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Chronic UTI infections: NHS finally recognises debilitating condition exists in online advice for patients

The NHS has publicly recognised that chronic urinary tract infections (UTIs) exist and has updated its advice for patients following pressure from campaign groups.

For many patients who develop a UTI, their experience is extremely painful but short-lived. But for thousands of others, a one-off acute attack turns into a chronic infection that dominates their lives and lasts for months or even years.

NHS Digital updated its website to last week to provide information around chronic bladder infections where previously there was none.

Campaigners say this is a “huge step forward” but there is still a long way to go in improving testing and treatments for the condition. 

Chronic UTI sufferer Leah Herridge has been pushing for the change alongside Chronic Urinary Tract Infection Campaign (CUTIC) and Bladder Health UK.

The NHS website’s Cystitis page has been updated to include mentions of chronic UTI and to acknowledge that current tests may not pick up these infections. 

Previously, the NHS made no mention of chronic UTIs, meaning GPs and even consultants would often default to misdiagnosing patients with interstitial cystitis.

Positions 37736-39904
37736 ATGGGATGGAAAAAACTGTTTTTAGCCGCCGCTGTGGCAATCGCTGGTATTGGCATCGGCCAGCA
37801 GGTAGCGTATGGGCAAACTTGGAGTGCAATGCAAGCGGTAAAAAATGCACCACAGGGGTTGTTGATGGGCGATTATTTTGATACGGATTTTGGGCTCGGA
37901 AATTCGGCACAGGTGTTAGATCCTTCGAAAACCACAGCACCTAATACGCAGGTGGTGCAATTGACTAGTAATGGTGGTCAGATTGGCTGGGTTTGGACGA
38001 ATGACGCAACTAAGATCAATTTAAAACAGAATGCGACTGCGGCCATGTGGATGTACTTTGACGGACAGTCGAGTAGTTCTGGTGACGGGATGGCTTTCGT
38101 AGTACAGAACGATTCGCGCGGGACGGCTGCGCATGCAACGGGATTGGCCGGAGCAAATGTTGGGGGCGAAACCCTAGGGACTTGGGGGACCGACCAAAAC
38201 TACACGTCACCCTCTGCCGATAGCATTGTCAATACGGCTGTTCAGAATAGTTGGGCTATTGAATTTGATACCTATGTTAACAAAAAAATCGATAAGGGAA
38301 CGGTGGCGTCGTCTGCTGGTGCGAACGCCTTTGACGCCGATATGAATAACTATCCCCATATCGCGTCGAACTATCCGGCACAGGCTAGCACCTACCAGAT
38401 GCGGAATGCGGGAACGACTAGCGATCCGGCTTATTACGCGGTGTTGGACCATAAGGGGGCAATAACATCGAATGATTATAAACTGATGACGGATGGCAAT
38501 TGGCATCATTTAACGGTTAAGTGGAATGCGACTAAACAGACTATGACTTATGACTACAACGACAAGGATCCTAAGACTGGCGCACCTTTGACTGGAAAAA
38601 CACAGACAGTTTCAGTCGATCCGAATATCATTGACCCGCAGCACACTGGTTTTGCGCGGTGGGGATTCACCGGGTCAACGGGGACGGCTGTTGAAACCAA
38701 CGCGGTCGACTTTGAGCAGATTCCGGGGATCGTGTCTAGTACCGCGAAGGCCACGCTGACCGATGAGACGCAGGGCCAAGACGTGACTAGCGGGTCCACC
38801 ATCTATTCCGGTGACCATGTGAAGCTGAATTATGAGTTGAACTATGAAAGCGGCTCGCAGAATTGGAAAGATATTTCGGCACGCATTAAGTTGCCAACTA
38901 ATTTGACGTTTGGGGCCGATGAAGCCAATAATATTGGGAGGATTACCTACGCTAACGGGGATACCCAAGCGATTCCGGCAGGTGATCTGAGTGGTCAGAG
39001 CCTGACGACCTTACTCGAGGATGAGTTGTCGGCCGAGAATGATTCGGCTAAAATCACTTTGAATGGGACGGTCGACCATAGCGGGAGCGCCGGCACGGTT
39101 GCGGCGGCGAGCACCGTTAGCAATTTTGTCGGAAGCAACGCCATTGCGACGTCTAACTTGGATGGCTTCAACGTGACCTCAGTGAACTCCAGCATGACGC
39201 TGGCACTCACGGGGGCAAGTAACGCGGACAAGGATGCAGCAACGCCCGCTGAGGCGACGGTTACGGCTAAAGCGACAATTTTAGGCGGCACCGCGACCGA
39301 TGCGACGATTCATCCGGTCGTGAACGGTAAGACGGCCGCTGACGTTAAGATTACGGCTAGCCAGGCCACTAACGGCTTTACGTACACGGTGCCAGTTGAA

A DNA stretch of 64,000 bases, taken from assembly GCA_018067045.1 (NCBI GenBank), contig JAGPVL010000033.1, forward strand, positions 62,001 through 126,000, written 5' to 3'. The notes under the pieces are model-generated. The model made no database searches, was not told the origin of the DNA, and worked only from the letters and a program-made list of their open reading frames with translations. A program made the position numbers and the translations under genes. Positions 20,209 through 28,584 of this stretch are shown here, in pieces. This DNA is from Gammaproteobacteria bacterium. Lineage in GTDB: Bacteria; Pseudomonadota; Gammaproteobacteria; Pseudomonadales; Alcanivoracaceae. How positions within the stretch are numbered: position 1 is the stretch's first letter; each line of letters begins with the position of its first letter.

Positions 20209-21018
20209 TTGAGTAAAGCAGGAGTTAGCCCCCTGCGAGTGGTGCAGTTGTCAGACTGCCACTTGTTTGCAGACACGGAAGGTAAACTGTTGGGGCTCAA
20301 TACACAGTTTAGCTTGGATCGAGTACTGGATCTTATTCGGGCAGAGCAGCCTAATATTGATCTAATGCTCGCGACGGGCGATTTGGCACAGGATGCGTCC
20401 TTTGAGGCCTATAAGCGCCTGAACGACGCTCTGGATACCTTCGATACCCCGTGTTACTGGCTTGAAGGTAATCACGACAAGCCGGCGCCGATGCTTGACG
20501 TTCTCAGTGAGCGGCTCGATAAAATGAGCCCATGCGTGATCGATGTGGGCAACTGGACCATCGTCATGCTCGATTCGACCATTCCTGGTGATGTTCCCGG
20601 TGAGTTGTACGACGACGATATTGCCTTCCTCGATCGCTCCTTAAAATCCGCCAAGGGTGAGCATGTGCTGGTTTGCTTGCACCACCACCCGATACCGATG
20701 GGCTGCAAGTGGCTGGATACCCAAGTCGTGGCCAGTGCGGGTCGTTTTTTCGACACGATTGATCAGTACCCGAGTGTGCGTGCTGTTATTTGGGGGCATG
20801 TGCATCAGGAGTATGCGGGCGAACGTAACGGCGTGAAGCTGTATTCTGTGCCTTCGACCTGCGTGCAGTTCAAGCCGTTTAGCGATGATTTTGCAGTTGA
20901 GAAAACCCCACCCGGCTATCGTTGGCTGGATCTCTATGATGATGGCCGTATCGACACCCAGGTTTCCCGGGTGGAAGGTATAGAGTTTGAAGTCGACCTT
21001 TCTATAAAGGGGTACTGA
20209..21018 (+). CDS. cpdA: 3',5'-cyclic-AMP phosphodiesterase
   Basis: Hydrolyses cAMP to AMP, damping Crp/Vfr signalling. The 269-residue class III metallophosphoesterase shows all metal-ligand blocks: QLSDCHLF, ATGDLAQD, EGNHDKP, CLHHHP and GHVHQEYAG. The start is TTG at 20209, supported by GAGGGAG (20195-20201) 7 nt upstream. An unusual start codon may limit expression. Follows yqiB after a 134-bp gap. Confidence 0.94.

Specialists say the infections, which often begin as an acute bout of cystitis, can occur when bacteria become embedded within the bladder wall and become difficult to treat with short courses of antibiotics.

“People tend to think chronic means really bad. What it means is everlasting,” said Carolyn Andrew, from CUTIC.

In August 2021, Ms Herridge sent a letter to NHS Digital demanding the web page be updated. The campaign was backed by CUTIC and Bladder Health UK as well as 100 other chronic UTI sufferers who also wrote letters.

“NHS Digital has actually been really, really fantastic at working with us and I do feel like they have really co-produced, certainly the interstitial cystitis page with the leading professionals in the area, the charities and myself,” said Ms Herridge.

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Source: iNews, 14 March 2022


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